All during the Civil War, drummer boys on both sides were in the middle of the fighting. Sometimes the only
way soldiers could find their comrades was by listening for the drummer boy.
It was a dangerous and frightening job. Many drummers were wounded or killed in battle. Often, they had no
choice but to pick up a musket and fight. This coin is a tribute to their courage.
The artist's viewpoint on the left under the coin includes "Drummer boys, like this young Southerner,
were sometimes only 12 or 13. In the smoke and chaos of battle, their drumbeats signaled the orders to the
On the right, a picture shows "A typical Union drum corps. In camp, the drummer boys were busy caring
for the horses, collecting wood and cooking for the troops.
The other side shows the reverse (tails) of the coin with its battlefield scene and
provides the following information:
What the Battlefields Tell Us
When you visit a Civil War battlefield, it's like stepping back into history. Many battlefields have been
carefully preserved. You can still walk over fields and hills where fierce battles were fought. There are
exhibits to show you how the battles took place, and monuments to honor those who fought and died.
The best places to learn about the Civil War are the battlefields where it actually happened. That's why it
is so important to preserve them for future generations.
The picture shows a cannon at Malvern Hill, Virginia with the comment to the left of "Today we can
stand beside a row of Civil War cannons and imagine the courage it took to charge straight at them."
The last section offers information about the coins of the Civil War era and this commemorative Civil War
Battlefield Half Dollar.
Your Own Piece of History
Coins such as this Civil War Battlefield Half Dollar are called "commemorative" coins. They honor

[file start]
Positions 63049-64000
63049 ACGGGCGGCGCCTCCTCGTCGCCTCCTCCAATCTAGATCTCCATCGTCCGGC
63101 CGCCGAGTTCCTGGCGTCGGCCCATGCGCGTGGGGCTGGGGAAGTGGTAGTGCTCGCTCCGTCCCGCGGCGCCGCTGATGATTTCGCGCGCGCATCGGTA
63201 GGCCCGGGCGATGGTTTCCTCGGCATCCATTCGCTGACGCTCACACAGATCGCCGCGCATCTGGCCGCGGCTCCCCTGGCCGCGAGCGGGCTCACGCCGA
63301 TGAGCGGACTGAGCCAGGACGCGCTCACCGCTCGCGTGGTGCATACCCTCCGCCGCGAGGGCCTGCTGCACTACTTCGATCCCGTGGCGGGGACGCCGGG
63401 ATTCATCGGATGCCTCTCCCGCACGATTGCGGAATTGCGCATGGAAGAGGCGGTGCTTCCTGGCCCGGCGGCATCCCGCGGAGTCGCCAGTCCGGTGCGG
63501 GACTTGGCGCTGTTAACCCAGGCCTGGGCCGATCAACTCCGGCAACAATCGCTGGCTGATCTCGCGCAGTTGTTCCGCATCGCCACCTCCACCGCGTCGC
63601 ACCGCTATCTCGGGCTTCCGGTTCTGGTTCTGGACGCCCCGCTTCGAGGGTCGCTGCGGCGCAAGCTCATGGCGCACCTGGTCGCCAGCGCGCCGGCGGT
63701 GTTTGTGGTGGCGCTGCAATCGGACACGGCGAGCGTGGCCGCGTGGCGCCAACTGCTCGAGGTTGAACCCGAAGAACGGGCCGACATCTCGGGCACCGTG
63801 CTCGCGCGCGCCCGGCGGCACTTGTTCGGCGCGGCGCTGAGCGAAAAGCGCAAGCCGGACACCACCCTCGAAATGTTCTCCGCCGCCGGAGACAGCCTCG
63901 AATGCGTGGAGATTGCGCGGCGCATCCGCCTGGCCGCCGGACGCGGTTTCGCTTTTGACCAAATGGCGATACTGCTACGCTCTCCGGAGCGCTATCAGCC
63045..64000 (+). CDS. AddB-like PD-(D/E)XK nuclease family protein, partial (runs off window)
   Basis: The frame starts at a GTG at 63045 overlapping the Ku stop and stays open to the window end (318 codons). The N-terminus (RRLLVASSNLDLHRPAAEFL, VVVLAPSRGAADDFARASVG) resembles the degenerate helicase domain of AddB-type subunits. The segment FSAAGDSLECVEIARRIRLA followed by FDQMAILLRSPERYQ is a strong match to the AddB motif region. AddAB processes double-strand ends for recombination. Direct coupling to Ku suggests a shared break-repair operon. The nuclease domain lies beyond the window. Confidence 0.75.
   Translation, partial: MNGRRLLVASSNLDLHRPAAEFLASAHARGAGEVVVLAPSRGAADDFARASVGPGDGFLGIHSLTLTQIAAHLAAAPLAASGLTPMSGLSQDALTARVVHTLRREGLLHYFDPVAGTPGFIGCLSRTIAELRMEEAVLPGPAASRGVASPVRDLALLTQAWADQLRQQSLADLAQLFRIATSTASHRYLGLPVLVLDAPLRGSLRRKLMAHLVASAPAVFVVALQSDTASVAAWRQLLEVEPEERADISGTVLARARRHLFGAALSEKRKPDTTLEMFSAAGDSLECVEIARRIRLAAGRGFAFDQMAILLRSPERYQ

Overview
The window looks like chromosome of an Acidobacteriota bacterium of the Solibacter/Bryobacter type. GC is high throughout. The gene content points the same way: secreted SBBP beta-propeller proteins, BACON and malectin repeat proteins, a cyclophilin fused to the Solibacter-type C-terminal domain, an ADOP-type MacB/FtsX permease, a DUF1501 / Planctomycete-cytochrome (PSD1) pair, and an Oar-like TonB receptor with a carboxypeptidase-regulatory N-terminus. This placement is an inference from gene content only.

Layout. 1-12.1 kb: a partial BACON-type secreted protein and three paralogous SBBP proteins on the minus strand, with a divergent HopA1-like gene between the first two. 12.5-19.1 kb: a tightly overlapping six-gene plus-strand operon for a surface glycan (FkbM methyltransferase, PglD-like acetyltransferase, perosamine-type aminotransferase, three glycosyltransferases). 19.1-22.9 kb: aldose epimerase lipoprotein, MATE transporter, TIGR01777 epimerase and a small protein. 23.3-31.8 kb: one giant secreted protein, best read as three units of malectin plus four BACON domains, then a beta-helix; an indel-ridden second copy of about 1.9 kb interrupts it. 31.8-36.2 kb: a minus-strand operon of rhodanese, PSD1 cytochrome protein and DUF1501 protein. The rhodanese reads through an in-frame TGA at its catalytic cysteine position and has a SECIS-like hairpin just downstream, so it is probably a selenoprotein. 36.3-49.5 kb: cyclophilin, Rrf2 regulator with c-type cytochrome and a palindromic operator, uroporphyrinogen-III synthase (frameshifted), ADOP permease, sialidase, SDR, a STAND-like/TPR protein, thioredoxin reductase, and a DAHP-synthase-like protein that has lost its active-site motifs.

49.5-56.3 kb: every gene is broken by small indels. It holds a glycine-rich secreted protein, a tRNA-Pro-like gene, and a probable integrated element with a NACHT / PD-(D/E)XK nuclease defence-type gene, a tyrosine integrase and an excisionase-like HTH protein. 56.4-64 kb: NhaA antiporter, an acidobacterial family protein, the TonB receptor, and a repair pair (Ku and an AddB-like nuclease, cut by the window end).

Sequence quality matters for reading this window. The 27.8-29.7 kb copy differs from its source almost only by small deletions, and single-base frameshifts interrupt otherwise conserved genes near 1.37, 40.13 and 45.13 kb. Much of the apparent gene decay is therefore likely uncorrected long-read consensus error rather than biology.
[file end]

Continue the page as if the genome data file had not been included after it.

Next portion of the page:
people and events that helped shape our Nation's history. On this coin, you can see exactly how the Civil War
drummer boys looked more than 130 years ago.
Did you know that coins were quite rare during the Civil War? That's because the silver in them was
often worth more than the coins' face value, so they were melted down. Today, coins dating back to the Civil
War are very valuable.
Collecting coins is fun and exciting. Each new coin in your collection is like a key to a far-off time and
In the upper right, a picture shows a Civil War era coin and a stamp with the caption "When
coins became scarce during the Civil War, people often used postage stamps to pay for things."
In the lower left, Jeremiah and Christina study and discuss the coins in Jeremiah's hand.
The coin's obverse (heads) shows the Civil War drummer in front of a split rail
fence in the coat, boots and cap of his regiment. His drumbeats acted as an early wireless system to
communicate the regiment commander's orders to the troops on the battlefield.
The reverse (tails) portrays a quieter, later view of the Civil War battlefield. In the foreground, a
cannon sits with cannon balls. In the distance a farmhouse peacefully resides among the fields and fences of a
valley farm where in days past men fought, bled and died.
Enjoy collecting coins representing our history either as one of these coin sets or as a commemorative coin.